Battery-powered devices to benefit from a ‘sense of hearing’

29 November 2018

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Battery-powered electronics will soon have the AI sense of hearing, thanks to Audio Analytic, Vesper and Ambiq Micro’s recent partnership: their combined technology will efficiently allow battery-powered devices to recognise domestic audio events.

Example applications include the ability to detect and react to smoke alarms, CO alarms and windows being broken to boost smart home security and consumer peace-of-mind, as well as many more opportunities outside the home.

Extensive tests were conducted by sound recognition experts Audio Analytic, using a combination of Vesper’s innovative piezoelectric MEMS microphone and ultra-low power semiconductor leader Ambiq Micro’s subthreshold power-optimised technology (SPOT) processors.

During tests, using real-world audio data from Audio Analytic’s Alexandria dataset, the combination of innovative CPU, microphone and embedded, lightweight AI software could run for up to five years on a number of battery configurations.

Battery-powered devices already successfully launched in the market include portable smart home cameras, smart locks and stick-up motion sensors. Significant innovation means that these devices can deliver up to one or two years before the batteries need to be replaced.

These products, from market leaders Blink, Nest, Ring and Yale, have set consumer expectations around battery life. As a result, any new functionality cannot impact on these figures. By upgrading their hardware, consumer tech brands could enhance functionality and value through sound recognition without impacting on battery performance.

Consider for example:

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· a stick-up battery powered security camera that could combine the power of sight and sound and still last for two years on two lithium AA batteries;

· a smart lock, running on four standard AA batteries, that could enhance its security and safety applications and still last for at least a year;

· and a wall-mounted motion detector that could hear the presence of suspicious activity even if it could not see it for at least two years on a tiny CR123 battery.

Due to their extensive work and research in sounds, Audio Analytic was able to use real-world data from a diverse range of home environments, in order to accurately model battery performance.

Said Chris Mitchell, Audio Analytic CEO and founder: “We’ve built the world’s largest audio dataset for machine learning called Alexandria. As well as target sounds, the dataset also contains environmental sound data from volunteers. This means that we can accurately model these environments and help our customers meet their targets for battery life.”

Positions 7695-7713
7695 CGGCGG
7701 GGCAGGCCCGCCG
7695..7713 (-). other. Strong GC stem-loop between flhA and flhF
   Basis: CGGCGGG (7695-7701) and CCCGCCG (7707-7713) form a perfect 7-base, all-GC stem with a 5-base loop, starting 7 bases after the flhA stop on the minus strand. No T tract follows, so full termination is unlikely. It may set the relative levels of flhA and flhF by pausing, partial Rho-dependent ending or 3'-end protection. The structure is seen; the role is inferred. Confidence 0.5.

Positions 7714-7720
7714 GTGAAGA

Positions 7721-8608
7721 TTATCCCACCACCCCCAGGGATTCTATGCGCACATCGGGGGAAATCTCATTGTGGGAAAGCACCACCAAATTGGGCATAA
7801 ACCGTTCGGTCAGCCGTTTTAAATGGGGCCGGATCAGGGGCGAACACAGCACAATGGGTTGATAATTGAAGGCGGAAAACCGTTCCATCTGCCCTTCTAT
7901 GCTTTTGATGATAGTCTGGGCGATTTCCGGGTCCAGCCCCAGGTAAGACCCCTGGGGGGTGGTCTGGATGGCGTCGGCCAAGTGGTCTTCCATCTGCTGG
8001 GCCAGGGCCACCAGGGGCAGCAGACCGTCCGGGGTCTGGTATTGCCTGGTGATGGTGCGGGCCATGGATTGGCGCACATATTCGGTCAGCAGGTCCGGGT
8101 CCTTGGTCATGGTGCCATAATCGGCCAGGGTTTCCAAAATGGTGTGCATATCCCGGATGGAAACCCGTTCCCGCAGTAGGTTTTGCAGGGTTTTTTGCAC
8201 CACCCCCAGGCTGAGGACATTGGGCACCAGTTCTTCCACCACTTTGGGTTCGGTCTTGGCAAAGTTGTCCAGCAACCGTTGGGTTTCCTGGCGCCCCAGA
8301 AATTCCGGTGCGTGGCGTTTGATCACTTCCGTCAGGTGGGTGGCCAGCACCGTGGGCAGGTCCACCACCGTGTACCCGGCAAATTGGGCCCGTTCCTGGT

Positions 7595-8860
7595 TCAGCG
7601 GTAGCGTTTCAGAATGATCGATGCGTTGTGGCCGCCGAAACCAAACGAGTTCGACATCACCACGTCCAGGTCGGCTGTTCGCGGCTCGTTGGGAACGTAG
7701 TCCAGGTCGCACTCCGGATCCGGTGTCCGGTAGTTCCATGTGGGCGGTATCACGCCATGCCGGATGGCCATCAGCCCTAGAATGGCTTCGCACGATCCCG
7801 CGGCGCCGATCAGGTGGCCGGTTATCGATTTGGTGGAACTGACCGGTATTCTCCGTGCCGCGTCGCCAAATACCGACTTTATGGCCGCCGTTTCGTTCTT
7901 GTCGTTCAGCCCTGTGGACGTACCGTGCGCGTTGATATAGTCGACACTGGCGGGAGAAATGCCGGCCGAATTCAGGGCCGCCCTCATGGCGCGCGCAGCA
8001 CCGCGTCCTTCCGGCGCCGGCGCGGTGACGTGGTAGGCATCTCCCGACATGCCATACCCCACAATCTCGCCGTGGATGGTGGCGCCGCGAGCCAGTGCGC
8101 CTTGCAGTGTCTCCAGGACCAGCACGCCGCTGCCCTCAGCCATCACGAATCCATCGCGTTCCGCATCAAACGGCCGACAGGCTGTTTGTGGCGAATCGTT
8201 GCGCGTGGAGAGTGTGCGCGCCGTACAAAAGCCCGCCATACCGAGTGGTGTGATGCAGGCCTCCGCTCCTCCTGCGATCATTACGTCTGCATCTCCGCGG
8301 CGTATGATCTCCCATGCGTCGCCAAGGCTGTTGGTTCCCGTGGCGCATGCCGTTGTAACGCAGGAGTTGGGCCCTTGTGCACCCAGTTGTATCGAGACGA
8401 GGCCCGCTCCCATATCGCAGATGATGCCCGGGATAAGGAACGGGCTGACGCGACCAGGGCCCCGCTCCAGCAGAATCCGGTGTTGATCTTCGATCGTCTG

Beyond the growing smart home market, battery-powered sound recognition opens up opportunities for other applications, including headphones and large-scale IoT sensors. For example, a battery-powered sense of hearing enables headphone manufacturers, who are targeting around five hours of battery life, to add innovative context-aware sound recognition to products. This will enable wearers to feel immersed in their music but still stay in touch with the world around them.

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Mitchell adds: “Our research shows that consumers are largely positive about artificial intelligence’s role in helping them. They also want flexibility and an easy route to installation. Devices that require wires or even professional installation can present barriers to adoption.

“So if you can offer cutting-edge AI and still enable consumers to immediately benefit from their purchase, then we see that as a win-win. Companies like Amazon-owned Blink and Ring, Nest and Yale are all selling battery powered devices, so we expect to see this trend increase. Adding AI capabilities like sound recognition enables these devices to evolve from smart to intelligent.”

To quote Matt Crowley, CEO of Vesper, moreover: “Extended battery life in connected devices is the future of IoT. Our piezoelectric MEMS microphones, combined with AI and power-optimised technology, will breed a new generation of intelligent devices.

“Our proprietary Zero Power Listening enables devices to conserve battery by remaining in full power down mode until awoken by a wake word or another acoustic event, increasing battery life from hours to years.”

“Meeting steep power consumption demands remains the largest barrier to truly enabling AI on battery-powered edge devices,” said Aaron Grassian, VP of Marketing at Ambiq Micro.

“Audio Analytic’s unique sound recognition technology – running on Ambiq Micro’s ultra-low power SPOT-based processors – removes this barrier and proves that energy-efficient hardware platforms with enhanced user experiences can be built without sacrificing product quality, size, and battery life.”


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